The Northeast Offshore Wind Regional Market Characterization report identifies the opportunities and challenges that will shape the offshore wind market. It estimates the scale of potential offshore wind deployment to serve Northeast markets through 2030, given the nature of the offshore wind resource, federal lease opportunities, state policies, regional energy needs, existing electricity generation and planned retirements, and transmission capacity. The report finds that a low regional deployment trajectory could lead to 4,000 megawatts of offshore wind generation by 2030 off the Atlantic coast of the Northeast. A high regional deployment trajectory could lead to nearly 8,000 megawatts, which could power almost four million homes. The report also provides background information on topics ranging from interconnection infrastructure and permitting timelines to electricity markets and relevant public policies.
- Offshore wind sites with economic potential are located predominantly in the Northeast and eastern shore of Virginia
- Across all regions, the number of sites with a positive net value (or a value close to a positive net value) increase over the time period considered
- State policies have driven offshore wind development recently (e.g., in New York and Massachusetts); these policies may play a key role when assessing the economic viability of offshore wind but are not considered in this analysis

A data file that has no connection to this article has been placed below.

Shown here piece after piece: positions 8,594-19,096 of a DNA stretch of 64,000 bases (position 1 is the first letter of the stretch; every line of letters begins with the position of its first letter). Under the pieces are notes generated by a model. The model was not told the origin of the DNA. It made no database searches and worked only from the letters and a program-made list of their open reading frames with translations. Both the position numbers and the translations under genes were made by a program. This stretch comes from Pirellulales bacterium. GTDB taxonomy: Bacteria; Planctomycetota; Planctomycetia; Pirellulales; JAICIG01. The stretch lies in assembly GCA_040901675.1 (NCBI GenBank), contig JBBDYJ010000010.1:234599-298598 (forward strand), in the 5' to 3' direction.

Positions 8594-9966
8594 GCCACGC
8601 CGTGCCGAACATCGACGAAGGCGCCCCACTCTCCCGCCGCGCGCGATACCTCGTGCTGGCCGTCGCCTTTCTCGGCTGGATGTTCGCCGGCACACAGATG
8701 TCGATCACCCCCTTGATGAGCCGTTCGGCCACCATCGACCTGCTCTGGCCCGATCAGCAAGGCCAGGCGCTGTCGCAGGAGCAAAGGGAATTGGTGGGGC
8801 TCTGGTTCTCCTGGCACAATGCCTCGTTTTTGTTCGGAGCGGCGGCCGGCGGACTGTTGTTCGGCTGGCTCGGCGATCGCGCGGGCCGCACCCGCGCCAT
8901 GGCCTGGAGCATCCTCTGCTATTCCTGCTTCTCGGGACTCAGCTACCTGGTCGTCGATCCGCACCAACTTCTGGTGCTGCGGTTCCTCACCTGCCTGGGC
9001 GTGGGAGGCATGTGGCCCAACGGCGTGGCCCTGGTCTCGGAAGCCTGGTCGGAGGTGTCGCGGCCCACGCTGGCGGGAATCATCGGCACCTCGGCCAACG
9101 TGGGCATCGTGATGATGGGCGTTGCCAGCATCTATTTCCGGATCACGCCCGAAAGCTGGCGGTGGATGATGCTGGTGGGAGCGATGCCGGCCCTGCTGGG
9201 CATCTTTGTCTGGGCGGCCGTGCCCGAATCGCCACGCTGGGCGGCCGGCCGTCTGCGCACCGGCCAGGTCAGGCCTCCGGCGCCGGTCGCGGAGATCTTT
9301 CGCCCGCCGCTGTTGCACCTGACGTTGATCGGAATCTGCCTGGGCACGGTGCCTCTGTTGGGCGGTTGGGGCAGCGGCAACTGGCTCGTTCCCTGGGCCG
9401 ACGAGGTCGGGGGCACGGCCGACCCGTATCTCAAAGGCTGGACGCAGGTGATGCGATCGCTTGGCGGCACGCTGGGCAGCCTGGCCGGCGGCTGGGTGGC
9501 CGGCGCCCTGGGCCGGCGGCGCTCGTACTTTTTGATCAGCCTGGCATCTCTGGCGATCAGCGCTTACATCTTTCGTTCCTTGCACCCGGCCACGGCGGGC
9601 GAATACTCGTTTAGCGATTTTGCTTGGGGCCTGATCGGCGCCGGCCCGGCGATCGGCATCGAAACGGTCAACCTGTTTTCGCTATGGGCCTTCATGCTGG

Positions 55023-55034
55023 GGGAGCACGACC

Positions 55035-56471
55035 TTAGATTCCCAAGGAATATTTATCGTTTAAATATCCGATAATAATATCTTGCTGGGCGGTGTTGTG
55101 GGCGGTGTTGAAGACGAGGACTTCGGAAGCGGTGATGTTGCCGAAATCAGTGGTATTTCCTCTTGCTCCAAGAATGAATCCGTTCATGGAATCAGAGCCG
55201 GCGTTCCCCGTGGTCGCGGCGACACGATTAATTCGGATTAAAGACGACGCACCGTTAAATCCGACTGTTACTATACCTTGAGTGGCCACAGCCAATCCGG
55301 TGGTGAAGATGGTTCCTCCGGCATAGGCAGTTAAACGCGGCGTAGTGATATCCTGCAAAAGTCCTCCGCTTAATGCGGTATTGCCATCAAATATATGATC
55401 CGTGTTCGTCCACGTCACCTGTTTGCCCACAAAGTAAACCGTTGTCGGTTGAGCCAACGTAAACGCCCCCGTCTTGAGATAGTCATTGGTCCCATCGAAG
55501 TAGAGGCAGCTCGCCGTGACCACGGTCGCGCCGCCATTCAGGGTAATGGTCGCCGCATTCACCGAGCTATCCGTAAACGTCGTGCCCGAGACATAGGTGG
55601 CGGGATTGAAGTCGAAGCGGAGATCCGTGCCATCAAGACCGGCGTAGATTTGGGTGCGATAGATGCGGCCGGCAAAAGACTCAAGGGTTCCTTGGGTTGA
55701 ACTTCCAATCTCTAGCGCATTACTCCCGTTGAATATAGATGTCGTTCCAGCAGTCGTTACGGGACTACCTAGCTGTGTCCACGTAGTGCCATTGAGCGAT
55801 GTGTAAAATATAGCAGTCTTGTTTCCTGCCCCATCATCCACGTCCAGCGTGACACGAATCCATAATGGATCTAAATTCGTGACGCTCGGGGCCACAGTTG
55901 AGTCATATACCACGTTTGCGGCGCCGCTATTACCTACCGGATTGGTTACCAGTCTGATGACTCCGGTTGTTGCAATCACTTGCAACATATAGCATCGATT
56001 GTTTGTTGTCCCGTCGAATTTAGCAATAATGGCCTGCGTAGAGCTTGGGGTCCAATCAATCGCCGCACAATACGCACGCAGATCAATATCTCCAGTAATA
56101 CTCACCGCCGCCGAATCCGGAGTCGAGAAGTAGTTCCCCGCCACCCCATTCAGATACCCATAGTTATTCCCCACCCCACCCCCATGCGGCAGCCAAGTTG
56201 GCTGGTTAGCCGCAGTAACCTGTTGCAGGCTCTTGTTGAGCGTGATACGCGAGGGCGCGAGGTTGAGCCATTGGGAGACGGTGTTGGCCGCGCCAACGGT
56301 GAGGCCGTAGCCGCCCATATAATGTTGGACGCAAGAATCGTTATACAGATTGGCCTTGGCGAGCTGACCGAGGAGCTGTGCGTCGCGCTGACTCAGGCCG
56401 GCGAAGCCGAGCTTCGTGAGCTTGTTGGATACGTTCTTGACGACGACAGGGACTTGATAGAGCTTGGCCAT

- Further technology improvements are needed to achieve the cost reductions of this assessment
- Some regions will likely require unique technology solutions (e.g., to address low wind speeds in the Gulf, icing in Great Lakes, and deep-water floating solutions in the Pacific and Hawaii)
- The value of offshore wind to the electric grid system under some high-penetration renewable energy scenarios may not be fully represented by net value as calculated in this study.
This study uses an experiment where ferry passengers are sold hotel room “views” to evaluate the impact of wind turbines views on tourists’ vacation experience. Participants purchase a chance for a weekend hotel stay. Information about the hotel rooms was limited to the quality of the hotel and its distance from a large wind turbine, as well as whether or not a particular room would have a view of the turbine. While there was generally a negative effect of turbine views, this did not hold across all participants, and did not seem to be effected by distance or hotel quality.
Placement of wind turbines has prompted public concerns related to their effects on wildlife and scenic views. This has been especially relevant in coastal areas, where the proposed development of large offshore wind energy facilities in states including Massachusetts, New Jersey, Delaware, Virginia, and Oregon have been seen as a potential threat to the tourism industry. The response from the tourism industry has delayed or even blocked development of offshore wind facilities in some of these states.